The debate over CSA’s 33-404 consultation paper has been difficult. With major changes looming, including a possible best interest standard (BIS), industry players have grappled with uncertainty, frustration and fear.
Adding to the confusion, CSA released a 33-404 update on May 11, which showed that only two provinces are still working on a BIS.
The CSA also listed next steps, noting it “will prioritize the work on many of the targeted reforms” over the 2017-2018 fiscal year. The CSA plans to publish formal rule proposals at the end of that period and, it says, “For those jurisdictions undertaking further work on a regulatory best interest standard, this work will continue on a parallel path.”
While the CSA has shrunk its list of priorities for the year (it will still consider whether a statutory fiduciary duty should be applied when a client grants discretionary authority, but this is on hold), the industry is still largely dissatisfied.
One reason is “the industry has a lot to lose,” says Bernard Pinsky, a partner at Clark Wilson LLP in Vancouver. “To come up with all these rules and procedures is definitely going to increase the costs of advisor services—substantially. And it’s not like there’s no alternative for investors. They can just go online and get a trading account at an online broker and it costs them [less].”
A major industry concern is the CSA is changing the whole foundation of advice regulation.
“Canada’s securities regulators pride themselves on having a principles-based regulatory system, and certainly the targeted reforms have moved away from that,” says Prema Thiele, a partner at Borden Ladner Gervais in Toronto. “We have some very prescriptive requirements […] that will require a lot of retooling of compliance systems, and documentation of that retooling.”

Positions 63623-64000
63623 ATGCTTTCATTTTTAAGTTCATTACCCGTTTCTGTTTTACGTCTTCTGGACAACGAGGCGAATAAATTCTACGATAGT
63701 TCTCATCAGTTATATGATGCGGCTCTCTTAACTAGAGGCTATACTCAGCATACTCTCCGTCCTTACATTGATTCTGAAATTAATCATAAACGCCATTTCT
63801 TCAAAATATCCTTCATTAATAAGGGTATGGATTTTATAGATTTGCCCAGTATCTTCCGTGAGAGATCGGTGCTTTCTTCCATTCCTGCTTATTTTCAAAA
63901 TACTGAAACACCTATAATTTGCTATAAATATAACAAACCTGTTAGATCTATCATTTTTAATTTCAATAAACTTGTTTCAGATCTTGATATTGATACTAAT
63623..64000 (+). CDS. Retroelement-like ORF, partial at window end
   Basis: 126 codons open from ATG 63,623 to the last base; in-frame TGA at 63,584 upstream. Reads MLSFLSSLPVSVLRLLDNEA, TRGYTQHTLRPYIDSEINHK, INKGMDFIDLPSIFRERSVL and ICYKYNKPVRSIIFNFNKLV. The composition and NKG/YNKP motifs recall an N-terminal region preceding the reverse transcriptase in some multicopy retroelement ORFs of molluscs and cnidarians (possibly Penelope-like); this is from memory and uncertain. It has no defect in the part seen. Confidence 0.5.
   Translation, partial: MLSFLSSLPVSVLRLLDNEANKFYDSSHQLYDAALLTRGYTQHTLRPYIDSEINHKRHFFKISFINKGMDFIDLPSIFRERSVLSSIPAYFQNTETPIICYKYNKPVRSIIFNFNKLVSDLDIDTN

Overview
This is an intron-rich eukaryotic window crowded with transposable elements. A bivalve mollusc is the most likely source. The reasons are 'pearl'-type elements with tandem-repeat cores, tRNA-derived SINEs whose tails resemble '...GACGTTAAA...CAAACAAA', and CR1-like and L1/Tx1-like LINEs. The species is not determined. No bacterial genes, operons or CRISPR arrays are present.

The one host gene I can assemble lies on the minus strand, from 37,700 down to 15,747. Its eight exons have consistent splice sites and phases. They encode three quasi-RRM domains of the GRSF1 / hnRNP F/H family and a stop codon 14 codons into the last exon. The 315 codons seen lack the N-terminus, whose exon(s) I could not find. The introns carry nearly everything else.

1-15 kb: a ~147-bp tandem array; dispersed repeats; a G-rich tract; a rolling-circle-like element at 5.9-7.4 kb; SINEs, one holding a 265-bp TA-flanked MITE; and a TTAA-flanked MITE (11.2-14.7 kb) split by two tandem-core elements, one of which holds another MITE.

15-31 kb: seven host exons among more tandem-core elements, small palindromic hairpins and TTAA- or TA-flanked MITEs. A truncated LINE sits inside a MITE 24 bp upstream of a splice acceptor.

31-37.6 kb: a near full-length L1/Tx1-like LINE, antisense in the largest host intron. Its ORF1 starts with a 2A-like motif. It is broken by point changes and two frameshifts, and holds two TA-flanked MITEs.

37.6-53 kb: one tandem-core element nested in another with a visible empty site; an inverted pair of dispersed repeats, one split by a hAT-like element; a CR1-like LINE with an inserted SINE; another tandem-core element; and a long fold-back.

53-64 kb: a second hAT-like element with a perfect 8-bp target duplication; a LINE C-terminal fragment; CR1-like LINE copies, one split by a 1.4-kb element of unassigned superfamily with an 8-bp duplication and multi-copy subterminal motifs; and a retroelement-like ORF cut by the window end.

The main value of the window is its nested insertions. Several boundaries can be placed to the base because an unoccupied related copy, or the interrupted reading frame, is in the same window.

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We asked both Pinsky and Thiele to share their thoughts on the CSA update and potential challenges that might crop up.
Trouble with the BIS
CSA received more than 120 comment letters during the consultation period, and conducted several roundtables across Canada.
“There was some real effort and consideration put into [reviewing] some of the comment letters because [the update] really reflects, at least in my look at it, a lot of the consensus that was in those comment letters,” says Thiele.
But she’s surprised that CSA is still open to implementing the BIS. “Just with the release of the [CSA consultation] paper, we were already a position of no consensus, which is somewhat typical in Canada.” But, “moving forward first with Ontario and New Brunswick implementing, and the rest of the Canada having a clear pronouncement against [the BIS], is going to result in a difficult situation for firms that are [being held to] two different standards in Canada.
“That seems unworkable.”
Pinsky agrees that CSA listened to feedback on its paper, noting, “It’s a good sign to have the CSA first come up with [33-404] and then, when they got their responses, to have them back down and realize that they [were], to some extent, legislating in a vacuum.”
Still, he’s also dissatisfied with the split decision to pursue the BIS. “That actually surprised me a bit,” he says, about the split between the provinces. “One would think that securities regulators generally have a similar mindset even if they don’t agree on everything. […] To come up with the recommendation [for the BIS] in the first place, you’d think there have been some agreement. Many must have changed their minds.”
The main issue with fragmented implementation, says Thiele, is “many Canadian firms are pan-Canadian in their businesses, so this will lead to a very difficult task for those trying to plan their compliance programs and just carry on business.”